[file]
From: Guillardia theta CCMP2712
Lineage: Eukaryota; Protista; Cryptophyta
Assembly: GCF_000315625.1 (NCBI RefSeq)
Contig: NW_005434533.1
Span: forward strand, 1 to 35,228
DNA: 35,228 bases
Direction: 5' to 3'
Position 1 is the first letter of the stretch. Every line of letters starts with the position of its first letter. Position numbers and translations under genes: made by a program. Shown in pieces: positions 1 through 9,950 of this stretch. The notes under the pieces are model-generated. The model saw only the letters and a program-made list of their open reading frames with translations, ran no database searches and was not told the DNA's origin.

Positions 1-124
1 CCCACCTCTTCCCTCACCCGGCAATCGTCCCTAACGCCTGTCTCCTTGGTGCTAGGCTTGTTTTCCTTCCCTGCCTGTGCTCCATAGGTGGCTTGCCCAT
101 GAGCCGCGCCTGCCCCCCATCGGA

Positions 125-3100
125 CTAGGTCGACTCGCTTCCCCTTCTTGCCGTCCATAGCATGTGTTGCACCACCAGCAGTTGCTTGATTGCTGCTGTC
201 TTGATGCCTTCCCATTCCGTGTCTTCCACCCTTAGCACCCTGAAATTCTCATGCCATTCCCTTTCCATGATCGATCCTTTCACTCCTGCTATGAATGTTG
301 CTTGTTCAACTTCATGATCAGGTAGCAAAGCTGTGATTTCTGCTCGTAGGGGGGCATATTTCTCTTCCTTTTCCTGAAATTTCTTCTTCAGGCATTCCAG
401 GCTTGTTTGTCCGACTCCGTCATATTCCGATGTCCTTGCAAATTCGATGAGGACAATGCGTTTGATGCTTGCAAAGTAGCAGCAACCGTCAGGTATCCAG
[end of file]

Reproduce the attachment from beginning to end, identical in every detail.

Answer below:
From: Guillardia theta CCMP2712
Lineage: Eukaryota; Protista; Cryptophyta
Assembly: GCF_000315625.1 (NCBI RefSeq)
Contig: NW_005434533.1
Span: forward strand, 1 to 35,228
DNA: 35,228 bases
Direction: 5' to 3'
Position 1 is the first letter of the stretch. Every line of letters starts with the position of its first letter. Position numbers and translations under genes: made by a program. Shown in pieces: positions 1 through 9,950 of this stretch. The notes under the pieces are model-generated. The model saw only the letters and a program-made list of their open reading frames with translations, ran no database searches and was not told the DNA's origin.

Positions 1-124
1 CCCACCTCTTCCCTCACCCGGCAATCGTCCCTAACGCCTGTCTCCTTGGTGCTAGGCTTGTTTTCCTTCCCTGCCTGTGCTCCATAGGTGGCTTGCCCAT
101 GAGCCGCGCCTGCCCCCCATCGGA

Positions 125-3100
125 CTAGGTCGACTCGCTTCCCCTTCTTGCCGTCCATAGCATGTGTTGCACCACCAGCAGTTGCTTGATTGCTGCTGTC
201 TTGATGCCTTCCCATTCCGTGTCTTCCACCCTTAGCACCCTGAAATTCTCATGCCATTCCCTTTCCATGATCGATCCTTTCACTCCTGCTATGAATGTTG
301 CTTGTTCAACTTCATGATCAGGTAGCAAAGCTGTGATTTCTGCTCGTAGGGGGGCATATTTCTCTTCCTTTTCCTGAAATTTCTTCTTCAGGCATTCCAG
401 GCTTGTTTGTCCGACTCCGTCATATTCCGATGTCCTTGCAAATTCGATGAGGACAATGCGTTTGATGCTTGCAAAGTAGCAGCAACCGTCAGGTATCCAG